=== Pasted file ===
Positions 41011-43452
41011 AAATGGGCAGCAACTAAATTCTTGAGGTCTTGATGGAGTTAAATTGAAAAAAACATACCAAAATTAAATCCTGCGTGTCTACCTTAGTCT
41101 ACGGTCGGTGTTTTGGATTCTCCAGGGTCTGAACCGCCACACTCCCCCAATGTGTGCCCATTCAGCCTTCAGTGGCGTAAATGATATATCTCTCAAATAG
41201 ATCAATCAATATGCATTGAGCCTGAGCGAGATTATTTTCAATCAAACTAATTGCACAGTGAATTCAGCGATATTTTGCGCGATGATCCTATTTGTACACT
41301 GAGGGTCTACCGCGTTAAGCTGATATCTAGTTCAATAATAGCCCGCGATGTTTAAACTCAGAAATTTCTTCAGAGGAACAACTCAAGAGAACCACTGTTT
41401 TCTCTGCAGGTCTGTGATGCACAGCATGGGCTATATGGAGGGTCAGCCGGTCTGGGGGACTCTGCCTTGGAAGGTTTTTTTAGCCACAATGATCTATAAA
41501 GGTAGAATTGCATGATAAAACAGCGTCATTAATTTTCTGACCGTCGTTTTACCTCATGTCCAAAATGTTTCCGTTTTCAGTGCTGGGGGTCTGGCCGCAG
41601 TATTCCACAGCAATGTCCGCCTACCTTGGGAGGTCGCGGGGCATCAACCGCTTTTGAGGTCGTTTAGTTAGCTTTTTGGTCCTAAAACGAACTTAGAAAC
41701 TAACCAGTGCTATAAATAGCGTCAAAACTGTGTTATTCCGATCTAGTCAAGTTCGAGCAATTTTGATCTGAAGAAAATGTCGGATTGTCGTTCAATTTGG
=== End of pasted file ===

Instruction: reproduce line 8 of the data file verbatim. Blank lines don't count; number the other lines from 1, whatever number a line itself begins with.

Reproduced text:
41601 TATTCCACAGCAATGTCCGCCTACCTTGGGAGGTCGCGGGGCATCAACCGCTTTTGAGGTCGTTTAGTTAGCTTTTTGGTCCTAAAACGAACTTAGAAAC